note: entire contents copyright 2004 by Carl A. Rossi
Messenger; Nerine; Government Man … Matthew J. Nichols
Scapin … John Kuntz
Octavio … Bret Carr
Sylvester … Bates Wilder
Hyacinthia … Jennifer Lafleur
Argante … Steven Barkhimer
Geronte … Ken Baltin
Leandro … Miguel Cervantes
Zerbinetta … Bonita J. Hamilton
Keyboard … Kaddon Kime
Guitar … Bradley Royds
Percussion … Scott G. Nason
I am not such a purist that I cannot enjoy an update of an old play provided it runs parallel to the spirit of the original, which New Rep’s Rick Lombardo has brilliantly done with his version of Molière’s SCAPIN (call 617-332-1646 for tickets, now --- read these scribbles, later). Mr. Lombardo is faithful to Molière’s plotline (which the latter borrowed, in turn, from Terence’s PHORMIO) --- a quick-thinking trickster helps two young men win their true loves and thwarts the wedding plans of their curmudgeonly fathers --- and sets his spin in imaginary, modern-day Naples (“Texas!”); Molière’s commedia dell’arte now becomes topical stand-up comedy with Haddon Kime’s clever musical pastiches thrown in for good measure; there are so many hilarious moments that were I to list them I would soon run out of fingers and toes --- and ruin your own enjoyment (617-332-1646). What is particularly breathtaking is the sense of improvisation that hangs over the non-stop shenanigans --- SCAPIN is as insubstantial as gelatin yet, like a well-chilled salad mould, is firm enough to support its assorted fruits and nuts (617-332-1646).
I once scribbled that I would like to see John Kuntz in the role of Tartuffe; Scapin, specifically tailored for him, is a good enough stop-gap. Mr. Kuntz continues to be hailed as a comic genius --- this time around, in the same breath as Molière, himself. He has a crack sense of timing and is agile enough for basic slapstick but I still find him a mean-spirited clown --- his stage smile (grimace, really) suggests he might enjoy drowning a sackful of kittens --- and thus I enjoy his comedy in small doses as in the ensembles SHEL’S SHORTS and SPIKED EGGNOG; I continue to hold up his Fluellen in HENRY V as a shield against all his screeching and food-throwing --- he was wise to jump onto the bandwagon of the newly-formed Actors’ Shakespeare Project where he opened their benefit performance with a hint of the Richard III that he could become (if his art must be dark, then let it be Shakespeare-dark). Mr. Kuntz breaks little ground as Scapin but Mr. Lombardo has countered by holding him in check and giving him his best ensemble to date so that he never once grated on me (though he did bop me on the noggin with a billy club in passing) --- I enjoyed his performance (617-332-1646), but the Bard is waiting.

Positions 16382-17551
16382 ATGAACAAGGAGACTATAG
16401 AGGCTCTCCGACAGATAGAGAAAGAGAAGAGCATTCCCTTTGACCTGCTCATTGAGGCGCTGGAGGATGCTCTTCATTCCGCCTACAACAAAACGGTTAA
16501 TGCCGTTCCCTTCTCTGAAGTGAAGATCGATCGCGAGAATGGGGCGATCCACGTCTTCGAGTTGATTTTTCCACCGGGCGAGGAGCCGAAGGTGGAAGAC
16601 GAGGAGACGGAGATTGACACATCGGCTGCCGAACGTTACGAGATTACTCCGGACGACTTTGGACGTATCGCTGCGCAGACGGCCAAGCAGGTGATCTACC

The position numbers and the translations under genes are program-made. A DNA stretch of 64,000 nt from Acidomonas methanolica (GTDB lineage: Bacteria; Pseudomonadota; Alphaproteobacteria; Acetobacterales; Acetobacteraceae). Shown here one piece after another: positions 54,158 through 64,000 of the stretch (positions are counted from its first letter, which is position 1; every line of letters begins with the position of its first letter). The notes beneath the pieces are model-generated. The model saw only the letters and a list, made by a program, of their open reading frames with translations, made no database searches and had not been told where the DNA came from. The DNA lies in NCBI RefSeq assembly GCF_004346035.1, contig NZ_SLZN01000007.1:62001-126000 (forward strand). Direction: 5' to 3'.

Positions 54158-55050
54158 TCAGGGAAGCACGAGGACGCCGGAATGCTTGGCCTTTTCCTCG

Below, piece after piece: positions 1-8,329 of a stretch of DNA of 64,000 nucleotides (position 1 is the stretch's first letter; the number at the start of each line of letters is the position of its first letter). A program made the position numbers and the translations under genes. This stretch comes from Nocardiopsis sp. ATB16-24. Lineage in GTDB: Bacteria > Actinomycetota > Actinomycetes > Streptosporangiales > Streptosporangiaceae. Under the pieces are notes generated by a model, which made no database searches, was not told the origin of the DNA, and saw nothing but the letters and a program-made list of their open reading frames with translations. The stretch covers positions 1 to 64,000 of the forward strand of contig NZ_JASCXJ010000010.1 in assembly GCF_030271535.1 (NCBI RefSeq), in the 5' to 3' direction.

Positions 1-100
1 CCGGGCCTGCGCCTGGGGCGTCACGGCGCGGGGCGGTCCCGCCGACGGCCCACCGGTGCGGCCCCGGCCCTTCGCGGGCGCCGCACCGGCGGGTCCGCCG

Among the hand-picked, sparkling ensemble, I particularly enjoyed Bates Wilder as a sort of Frankenstein monster who has gone to mime class (617), Bret Carr as a fop in love (332) and Jennifer Lafleur as the ditzy object of his affections (1646); though she enters late in the action, Bonita J. Hamilton makes up for lost time with her powerful Act Two solo --- the evening’s one true serious moment. Janie E. Howland and Frances Nelson McSherry have designed the colorful jack-in-the-box set and Watteau-Texan costumes and the little New Rep stage makes a most loving ribbon around the entire package (617-332-1646).
SCAPIN is a unique, one-of-a-kind entertainment --- I cannot predict its legs with another cast or in another city; the only legs I’m concerned about now are yours --- can you run to the phone, fast enough? (617-332-1646)